Elasticity is the tendency of solid materials to return to their original shape after being deformed. Solid objects will deform when forces are applied on them. If the material is elastic, the object will return to its initial shape and size when these forces are removed.
The physical explanations for elastic behavior is different materials. In metals, the atomic frame changes size and shape when forces are applied. When forces are removed, the frame goes back to the original lower energy state. For rubbers and other polymers, elasticity is caused by the stretching of polymer chains when forces are applied.
In engineering, the amount of elasticity of a material is determined by two types of material parameter. The first type of material parameter is called a modulus, which measures the amount of force per unit area (stress) needed to achieve a given amount of deformation. A higher modulus typically indicates that the material is harder to deform. The second type of parameter measures the elastic limit. The limit can be a stress beyond which the material no longer behaves elastic and deformation of the material will take place. If the stress is released, the material will elastically return to a permanent deformed shape instead of the original shape.
When describing the relative elasticity of two materials, both the modulus and the elastic limit have to be considered. Rubbers typically have a low modulus and tend to stretch a lot and so appear more elastic than metals in everyday experience. Of two rubber materials with the same elastic limit, the one with a lower modulus will appear to be more elastic. Hooke’s Law states the stress within an elastic solid up to the elastic limit is proportional to the strain responsible for it. Strain is described as the change in shape and size due to the applied forces. (Strain = extension/length) Stress is the internal force associated with a strain. (Stress = force/area)
We have discussed Hooke’s Law in the past in one of our labs, and calculated forces when different weights were placed on springs. Friction plays a huge part in Hooke’s Law because without friction the spring would never stop and we couldn’t make calculations. Hooke's Law = F = − k Δx. (Δx = the quality of extension, k is the constant of proportionality, and the - before the k is the spring attempting to return to its original shape)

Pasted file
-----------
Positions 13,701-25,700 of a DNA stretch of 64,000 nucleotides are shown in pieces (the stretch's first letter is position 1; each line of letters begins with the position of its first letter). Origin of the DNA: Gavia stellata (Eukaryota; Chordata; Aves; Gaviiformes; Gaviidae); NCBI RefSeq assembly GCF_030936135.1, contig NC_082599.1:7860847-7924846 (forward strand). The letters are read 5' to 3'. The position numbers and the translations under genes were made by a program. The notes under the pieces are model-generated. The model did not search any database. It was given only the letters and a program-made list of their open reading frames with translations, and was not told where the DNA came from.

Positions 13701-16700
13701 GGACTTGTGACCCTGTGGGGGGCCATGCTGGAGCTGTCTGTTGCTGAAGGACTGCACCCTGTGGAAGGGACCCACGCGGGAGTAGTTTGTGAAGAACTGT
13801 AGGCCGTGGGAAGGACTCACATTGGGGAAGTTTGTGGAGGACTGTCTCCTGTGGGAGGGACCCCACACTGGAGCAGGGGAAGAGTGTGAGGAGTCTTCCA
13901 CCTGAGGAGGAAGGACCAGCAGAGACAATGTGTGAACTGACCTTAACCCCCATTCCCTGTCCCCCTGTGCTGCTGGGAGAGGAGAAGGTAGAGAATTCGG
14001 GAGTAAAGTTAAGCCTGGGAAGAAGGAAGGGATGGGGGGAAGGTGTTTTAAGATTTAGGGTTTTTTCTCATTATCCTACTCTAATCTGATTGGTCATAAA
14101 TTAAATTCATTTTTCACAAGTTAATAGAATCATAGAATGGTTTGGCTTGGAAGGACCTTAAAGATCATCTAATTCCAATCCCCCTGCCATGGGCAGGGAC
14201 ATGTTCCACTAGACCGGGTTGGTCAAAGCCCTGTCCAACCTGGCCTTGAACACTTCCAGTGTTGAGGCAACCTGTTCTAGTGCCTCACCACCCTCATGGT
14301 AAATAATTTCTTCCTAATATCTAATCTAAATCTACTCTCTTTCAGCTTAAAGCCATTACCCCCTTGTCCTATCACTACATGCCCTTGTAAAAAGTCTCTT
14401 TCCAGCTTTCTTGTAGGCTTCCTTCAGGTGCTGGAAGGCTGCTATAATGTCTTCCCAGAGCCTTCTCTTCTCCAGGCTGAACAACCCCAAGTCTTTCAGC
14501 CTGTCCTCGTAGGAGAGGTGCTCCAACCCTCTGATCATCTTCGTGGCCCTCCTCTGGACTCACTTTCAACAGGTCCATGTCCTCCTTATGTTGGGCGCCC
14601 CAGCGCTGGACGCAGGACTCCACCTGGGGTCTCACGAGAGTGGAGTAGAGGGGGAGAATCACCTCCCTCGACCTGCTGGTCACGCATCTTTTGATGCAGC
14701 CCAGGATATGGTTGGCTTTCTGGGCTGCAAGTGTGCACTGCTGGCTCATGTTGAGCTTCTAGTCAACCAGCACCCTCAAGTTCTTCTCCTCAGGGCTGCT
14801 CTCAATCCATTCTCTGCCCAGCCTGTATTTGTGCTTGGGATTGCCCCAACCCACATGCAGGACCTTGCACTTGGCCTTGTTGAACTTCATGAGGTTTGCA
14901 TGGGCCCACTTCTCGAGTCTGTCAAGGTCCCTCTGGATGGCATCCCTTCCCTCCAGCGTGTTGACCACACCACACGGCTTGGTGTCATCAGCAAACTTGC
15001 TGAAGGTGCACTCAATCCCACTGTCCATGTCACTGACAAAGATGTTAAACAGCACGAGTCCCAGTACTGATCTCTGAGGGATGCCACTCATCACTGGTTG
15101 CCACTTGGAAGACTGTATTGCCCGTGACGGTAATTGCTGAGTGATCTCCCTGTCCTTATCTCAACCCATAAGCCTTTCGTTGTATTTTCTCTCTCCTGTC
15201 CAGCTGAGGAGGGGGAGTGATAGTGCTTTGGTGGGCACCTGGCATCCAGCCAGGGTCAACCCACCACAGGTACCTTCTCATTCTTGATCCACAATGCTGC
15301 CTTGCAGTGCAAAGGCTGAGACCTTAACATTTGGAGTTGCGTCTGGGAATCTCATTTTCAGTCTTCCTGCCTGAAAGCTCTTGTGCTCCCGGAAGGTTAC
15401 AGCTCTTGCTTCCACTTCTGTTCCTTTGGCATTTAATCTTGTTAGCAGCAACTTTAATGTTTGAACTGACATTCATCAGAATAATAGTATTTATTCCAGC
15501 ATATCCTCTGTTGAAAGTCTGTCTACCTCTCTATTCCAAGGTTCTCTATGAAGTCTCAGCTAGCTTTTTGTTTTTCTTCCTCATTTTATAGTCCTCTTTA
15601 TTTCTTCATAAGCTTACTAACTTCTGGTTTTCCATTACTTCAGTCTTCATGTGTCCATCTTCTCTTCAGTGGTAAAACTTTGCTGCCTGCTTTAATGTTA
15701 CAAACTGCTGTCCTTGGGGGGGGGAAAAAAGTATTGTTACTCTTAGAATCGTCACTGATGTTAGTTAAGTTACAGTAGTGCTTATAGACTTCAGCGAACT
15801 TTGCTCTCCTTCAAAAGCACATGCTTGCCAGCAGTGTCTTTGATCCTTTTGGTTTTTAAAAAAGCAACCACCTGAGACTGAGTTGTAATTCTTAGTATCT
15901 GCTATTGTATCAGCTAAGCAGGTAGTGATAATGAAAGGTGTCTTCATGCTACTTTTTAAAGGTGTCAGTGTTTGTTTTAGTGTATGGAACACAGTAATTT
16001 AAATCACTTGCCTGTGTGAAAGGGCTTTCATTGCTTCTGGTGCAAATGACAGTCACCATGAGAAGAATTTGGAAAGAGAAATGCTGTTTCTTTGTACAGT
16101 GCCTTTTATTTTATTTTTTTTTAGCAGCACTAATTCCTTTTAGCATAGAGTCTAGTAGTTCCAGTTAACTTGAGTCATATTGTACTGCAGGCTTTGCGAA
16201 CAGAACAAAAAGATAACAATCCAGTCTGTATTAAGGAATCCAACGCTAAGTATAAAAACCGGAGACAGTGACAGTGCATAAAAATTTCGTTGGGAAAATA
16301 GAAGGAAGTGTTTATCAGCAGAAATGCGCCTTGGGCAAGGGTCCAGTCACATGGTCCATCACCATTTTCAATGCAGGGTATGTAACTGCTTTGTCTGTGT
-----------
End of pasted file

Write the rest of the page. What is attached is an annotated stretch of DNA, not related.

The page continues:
When it comes to measuring elastic properties you can use moduli such as Young’s modulus, Shear modulus, or the Bulk modulus.
Young’s modulus describes tensile elasticity, or the tendency of an object to deform along an axis when opposing forces are applied along that axis; it is defined as the ratio of tensile stress to tensile strain. It is often referred to simply as the elastic modulus. Young’s modulus also known as the tensile modulus or elastic modulus, is a measure of the stiffness of an elastic material and is a quantity used to characterize materials. It is defined as the ratio of the stress along an axis to the strain along that axis in the range of stress in which Hooke's law holds. The Young's modulus enables the calculation of the change in the dimension of a bar made of an isotropic elastic material under tensile or compressive loads. For instance, it predicts how much a material sample extends under tension or shortens under compression. The Young's modulus directly applies to cases uniaxial stress, that is tensile or compressive stress in one direction and no stress in the other directions. Young's modulus is also used in order to predict the deflection that will occur in a statically determinate beam when a load is applied at a point in between the beam's supports. Other elastic calculations usually require the use of one additional elastic property, such as